The study finds that “news and information are woven into an often continuous but mindful way that Millennials connect the world generally, which mixes news with social connection, problem solving, social action and entertainment.”

So for those of us in PR or the news business, it’s a challenge to try to reach a broad audience that includes Millennials. It’s crucial to use the tools available through “new media” to reach these younger news and information consumers, yet we can’t toss aside traditional avenues that still reach many “seasoned” viewers, listeners and readers.

What do you think? How do you stay on top of the news? Have your news consumption habits changed over the years?

Thursday, March 12, 2015

Information requests: Be Cautious

By: Susan Finco, President, Leonard & Finco Public Relations

In the past few months, a number of our clients have received “requests for information” from members of the public. Without divulging any confidential information, I can tell you these clients aren’t government entities that are used to handling such requests, which are often made under the Freedom of Information Act (FOIA). In each case, the clients reached out to us to get our take on it.  Our “take” can be summed up in one phrase, “be cautious.”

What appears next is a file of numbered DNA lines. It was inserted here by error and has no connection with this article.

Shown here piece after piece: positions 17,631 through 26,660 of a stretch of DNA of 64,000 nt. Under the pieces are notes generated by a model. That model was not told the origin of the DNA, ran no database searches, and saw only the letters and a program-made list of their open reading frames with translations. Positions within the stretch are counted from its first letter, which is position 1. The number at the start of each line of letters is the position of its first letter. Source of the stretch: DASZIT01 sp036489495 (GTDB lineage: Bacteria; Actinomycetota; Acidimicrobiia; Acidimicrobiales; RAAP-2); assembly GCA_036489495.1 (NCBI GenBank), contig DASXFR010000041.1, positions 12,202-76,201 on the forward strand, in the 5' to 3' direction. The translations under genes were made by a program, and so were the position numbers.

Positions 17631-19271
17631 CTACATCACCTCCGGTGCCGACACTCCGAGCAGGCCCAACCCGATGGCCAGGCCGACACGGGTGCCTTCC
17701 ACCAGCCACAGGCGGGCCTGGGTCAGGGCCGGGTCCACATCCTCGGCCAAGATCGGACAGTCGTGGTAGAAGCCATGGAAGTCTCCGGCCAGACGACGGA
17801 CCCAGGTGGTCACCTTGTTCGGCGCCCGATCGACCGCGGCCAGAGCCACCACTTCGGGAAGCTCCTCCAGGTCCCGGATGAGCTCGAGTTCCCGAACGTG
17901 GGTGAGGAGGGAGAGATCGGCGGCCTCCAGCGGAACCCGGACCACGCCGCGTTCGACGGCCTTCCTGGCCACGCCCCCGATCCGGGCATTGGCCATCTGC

If a request for information is made of your company, and it’s not the type of request you’d normally receive, you need to find out a little bit more before you agree to provide any details. Mainstream journalists will always identify themselves when they request information or interviews. However, community and student activists, as well as citizen journalists, may not be as forthcoming. That’s where you can get into trouble because you don’t know where the information will show up and whether or not it will be edited to suit someone’s particular “slant” on an issue.

Someone requesting information about your policies, procedures or even a recent news story about your firm should be willing to identify themselves. A friendly and calm discussion with them, whether by phone or email, can quickly give you a sense of why they want the information. Don’t promise that you will send everything they ask for; simply let them know you will consider their request and get back to them. After that contact, conduct a general background search on the individual doing the asking as well as whether or not there have been recent online or social media discussions about this topic. Then you can decide whether responding will be helpful or if it will, in some way, compromise your organization or put you in a difficult public position. 
As you respond, do so briefly and truthfully. It also helps if you can direct them to website links (yours or industry groups) as part of your response. Just don’t get engaged in an on-going discussion where you might have a tendency to answer questions off the top of your head. In today’s world, a crisis can ignite in a matter of seconds or with a single email, so be cautious.